Commercial space systems is a relatively new industry sector. This sector has been dominated by the federal government and its spending since the 1960’s but with NASA retiring the shuttle fleet in 2011, the market was opened to the commercial sector to compete for the production of launch vehicles. While the US Government remains the largest customer, commercial space systems remain fully integrated with and a crucial element of the U.S. military power projection, but more companies are entering the space systems arena.
The federal government’s move out of the launch vehicle arena has actually strengthened the competitive stance of the U.S. Their increasing dependence on commercial systems to augment NASA’s space programs and launch capabilities has the potential to foster numerous new opportunities for the private sector.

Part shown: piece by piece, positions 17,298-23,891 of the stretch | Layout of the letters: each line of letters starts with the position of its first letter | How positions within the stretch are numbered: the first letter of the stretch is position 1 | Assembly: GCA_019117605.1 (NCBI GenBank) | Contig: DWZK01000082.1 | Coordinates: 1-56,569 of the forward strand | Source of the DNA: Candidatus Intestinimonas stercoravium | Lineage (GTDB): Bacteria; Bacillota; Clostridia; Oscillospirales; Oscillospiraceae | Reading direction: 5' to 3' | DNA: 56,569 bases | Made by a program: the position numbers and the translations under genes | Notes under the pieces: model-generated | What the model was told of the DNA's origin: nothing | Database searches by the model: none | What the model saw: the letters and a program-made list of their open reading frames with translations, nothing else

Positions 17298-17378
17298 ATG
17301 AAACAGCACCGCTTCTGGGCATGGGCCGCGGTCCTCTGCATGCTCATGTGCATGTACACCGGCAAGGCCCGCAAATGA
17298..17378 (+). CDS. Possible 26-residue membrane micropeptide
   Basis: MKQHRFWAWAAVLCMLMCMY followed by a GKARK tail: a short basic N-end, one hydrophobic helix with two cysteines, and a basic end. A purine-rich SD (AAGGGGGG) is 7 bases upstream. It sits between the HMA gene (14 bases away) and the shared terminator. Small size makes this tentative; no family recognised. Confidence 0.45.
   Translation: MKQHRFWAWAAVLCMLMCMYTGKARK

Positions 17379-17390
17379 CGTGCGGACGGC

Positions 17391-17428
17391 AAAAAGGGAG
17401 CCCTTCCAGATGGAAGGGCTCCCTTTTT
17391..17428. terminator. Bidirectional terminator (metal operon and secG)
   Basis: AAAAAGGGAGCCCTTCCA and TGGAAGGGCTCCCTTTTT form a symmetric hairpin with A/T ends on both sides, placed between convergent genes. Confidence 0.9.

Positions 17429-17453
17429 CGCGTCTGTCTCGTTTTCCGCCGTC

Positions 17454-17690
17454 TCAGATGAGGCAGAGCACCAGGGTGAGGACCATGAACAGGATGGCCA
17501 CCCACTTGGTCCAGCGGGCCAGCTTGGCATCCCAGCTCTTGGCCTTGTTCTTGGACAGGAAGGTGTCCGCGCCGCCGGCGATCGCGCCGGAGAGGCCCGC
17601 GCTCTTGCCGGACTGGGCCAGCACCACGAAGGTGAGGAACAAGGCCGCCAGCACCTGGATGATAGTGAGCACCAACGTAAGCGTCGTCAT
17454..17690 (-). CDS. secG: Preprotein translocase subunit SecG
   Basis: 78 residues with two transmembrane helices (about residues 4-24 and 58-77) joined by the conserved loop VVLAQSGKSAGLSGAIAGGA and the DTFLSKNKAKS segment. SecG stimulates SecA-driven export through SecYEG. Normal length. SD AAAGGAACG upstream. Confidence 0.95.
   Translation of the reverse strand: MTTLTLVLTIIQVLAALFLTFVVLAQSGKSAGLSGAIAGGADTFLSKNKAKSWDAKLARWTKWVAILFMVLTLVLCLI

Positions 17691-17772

The heaviest concentration of commercial space system companies in the United States are located in California, Florida, Maryland, Massachusetts, Texas and Virginia. California has 4 of the 13 launch facilities in the United States which are located at:
Florida has 3 launch facilities, Virginia and New Mexico each have one, and the final one is in Kodiak, Alaska.
A.T. Kearney’s recent California Space Industry Economic Impact study reports:
Space companies like to cluster around similar companies, support industries and existing governmental space support installations. California is the home of companies that form the supply chain for several space systems OEMs as well as four launch facilities. This strong space ecosystem positions the state to capitalize on the future innovations in the industry and to continue to lead the nation in commercial space activities.
The Mid-California International Trade District @ Castle in Merced County offers companies: